Bias is applied to the varactor 63 via the usual tuning line input terminals 72 and 73. That is to say, when the FIG. 4 embodiment is incorporated in a system including phase lock, the output of the phase discriminator is applied as a voltage component to the terminals 72 and 73 to control the net bias on varactor 63, thereby to cause the oscillator to pull in and to remain in phase lock. The feed-through capacitors 74, 75 and 76 illustrated in FIG. 4 serve to provide an RF path to ground and also Prevent leakage of radiofrequency energy from the cavity.
A MODIFIED FORM OF THE INVENTION FIG. 5 shows a means of assembling a step-sequenced capacitor tuner section of a voltage-controlled oscillator in accordance with FIG. 4. The printed circuit board 80 shown in FIG. 5 mounts via aperture 89 near the right end of center rod 48 of FIG. 4. Six capacitors, such as preset tuning capacitors 61 and 62 of FIG. 4 are mounted in the inner ring of holes 84, 88, 92, 96, 99 and 103. While only two tuning capacitors are shown in the FIG. 4 version, any number can be accommodated, as demonstrated by FIG. 5.
The printed circuit board may be so arranged that these capacitors slip in holes 84, 88, 92, 96, 99 and 103 and make electrical contact with metallic area 184 via threaded screw arrangements, for example. Six feed-through capacitors such as those shown at 74 and 76 in FIG. 4 are mounted in holes 81, 86, 90, 94, 97 and 101 in the intermediate ring of FIG. 5. Capacitor 75 of FIG. 4 mounts in hole 185 of FIG. 5. Varactor 63 of FIG. 4 fits in slot 106 and makes electrical contact with lands 83 and 107.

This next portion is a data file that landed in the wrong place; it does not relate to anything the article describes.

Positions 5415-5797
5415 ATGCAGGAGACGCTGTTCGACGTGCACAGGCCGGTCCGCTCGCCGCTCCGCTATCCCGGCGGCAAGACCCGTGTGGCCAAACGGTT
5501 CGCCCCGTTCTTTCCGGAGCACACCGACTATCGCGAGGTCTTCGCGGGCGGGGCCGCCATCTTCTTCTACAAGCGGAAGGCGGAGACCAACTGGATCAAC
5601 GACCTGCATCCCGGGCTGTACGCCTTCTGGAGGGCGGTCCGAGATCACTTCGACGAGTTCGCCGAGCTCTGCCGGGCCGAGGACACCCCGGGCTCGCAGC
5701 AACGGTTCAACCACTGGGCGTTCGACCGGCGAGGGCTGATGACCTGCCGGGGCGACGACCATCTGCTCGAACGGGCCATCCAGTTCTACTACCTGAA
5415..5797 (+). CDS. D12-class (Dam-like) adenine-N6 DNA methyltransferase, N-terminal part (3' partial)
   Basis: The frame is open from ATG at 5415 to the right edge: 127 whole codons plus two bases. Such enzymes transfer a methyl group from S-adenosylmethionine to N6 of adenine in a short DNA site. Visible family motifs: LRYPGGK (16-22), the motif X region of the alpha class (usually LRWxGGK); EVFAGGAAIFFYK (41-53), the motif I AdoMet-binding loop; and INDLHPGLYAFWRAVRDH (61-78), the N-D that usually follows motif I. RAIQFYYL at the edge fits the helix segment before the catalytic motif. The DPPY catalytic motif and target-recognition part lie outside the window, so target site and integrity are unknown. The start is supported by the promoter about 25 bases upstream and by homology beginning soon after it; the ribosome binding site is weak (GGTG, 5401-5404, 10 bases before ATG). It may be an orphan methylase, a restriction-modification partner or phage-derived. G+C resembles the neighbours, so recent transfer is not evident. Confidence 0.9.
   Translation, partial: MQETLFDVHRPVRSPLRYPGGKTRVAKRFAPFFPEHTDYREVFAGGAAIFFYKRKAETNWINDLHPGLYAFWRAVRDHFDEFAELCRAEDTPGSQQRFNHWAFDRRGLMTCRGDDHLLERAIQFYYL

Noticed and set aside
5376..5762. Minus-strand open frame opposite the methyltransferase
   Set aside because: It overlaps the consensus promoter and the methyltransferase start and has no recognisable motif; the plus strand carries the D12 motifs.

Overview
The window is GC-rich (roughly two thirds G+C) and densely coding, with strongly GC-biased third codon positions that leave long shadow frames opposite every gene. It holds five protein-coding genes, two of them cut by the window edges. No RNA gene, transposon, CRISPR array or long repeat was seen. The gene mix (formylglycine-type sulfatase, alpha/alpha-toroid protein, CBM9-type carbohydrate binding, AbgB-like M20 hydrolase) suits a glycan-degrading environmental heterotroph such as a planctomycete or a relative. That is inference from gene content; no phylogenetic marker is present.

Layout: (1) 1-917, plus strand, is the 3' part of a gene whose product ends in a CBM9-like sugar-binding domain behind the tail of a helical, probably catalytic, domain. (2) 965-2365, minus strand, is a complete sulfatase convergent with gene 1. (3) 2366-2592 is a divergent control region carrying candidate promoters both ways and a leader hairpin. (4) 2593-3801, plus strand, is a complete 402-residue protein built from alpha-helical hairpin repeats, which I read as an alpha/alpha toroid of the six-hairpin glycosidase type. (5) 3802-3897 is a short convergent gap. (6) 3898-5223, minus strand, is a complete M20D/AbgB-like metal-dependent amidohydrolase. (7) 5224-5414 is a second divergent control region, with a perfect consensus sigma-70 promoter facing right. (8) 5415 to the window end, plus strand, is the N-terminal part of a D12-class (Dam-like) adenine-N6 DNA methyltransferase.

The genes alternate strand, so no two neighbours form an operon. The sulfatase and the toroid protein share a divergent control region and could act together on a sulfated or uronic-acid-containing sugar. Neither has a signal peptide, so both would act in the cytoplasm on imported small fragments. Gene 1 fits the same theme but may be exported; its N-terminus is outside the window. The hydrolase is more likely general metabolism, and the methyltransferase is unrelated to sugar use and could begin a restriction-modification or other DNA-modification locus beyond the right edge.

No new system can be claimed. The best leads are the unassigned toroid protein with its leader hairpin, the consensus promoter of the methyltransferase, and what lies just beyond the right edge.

The PIN diodes such as are shown at 78 and 66 of FIG. 4, for example, are mounted in the outer ring of holes 82, 86, 9], 95, 98 and 102, thence connect to the unsupported ends of the capacitors inserted in holes 84, 88, 92, 96, 99 and 103. The remaining PIN diodes (functionally like 69 and 65 of FIG. 4) have one end connected to the above-mentioned unsupported ends of capacitors in holes 84, 88, 92, 96, 99 and 103, and the other ends individually respectively joined to the feed-through capacitors inserted in holes 81, 85, 90, 94, 97 and 101.
Land area 107 is wired to the feed-through capacitor 75 inserted in hole 105. The slots shown at locations 87, 93, I00 and 108 serve to rigidly attach the printed circuit board to the outer frame of the oscillator and at the same time serve as electrical ground contact points.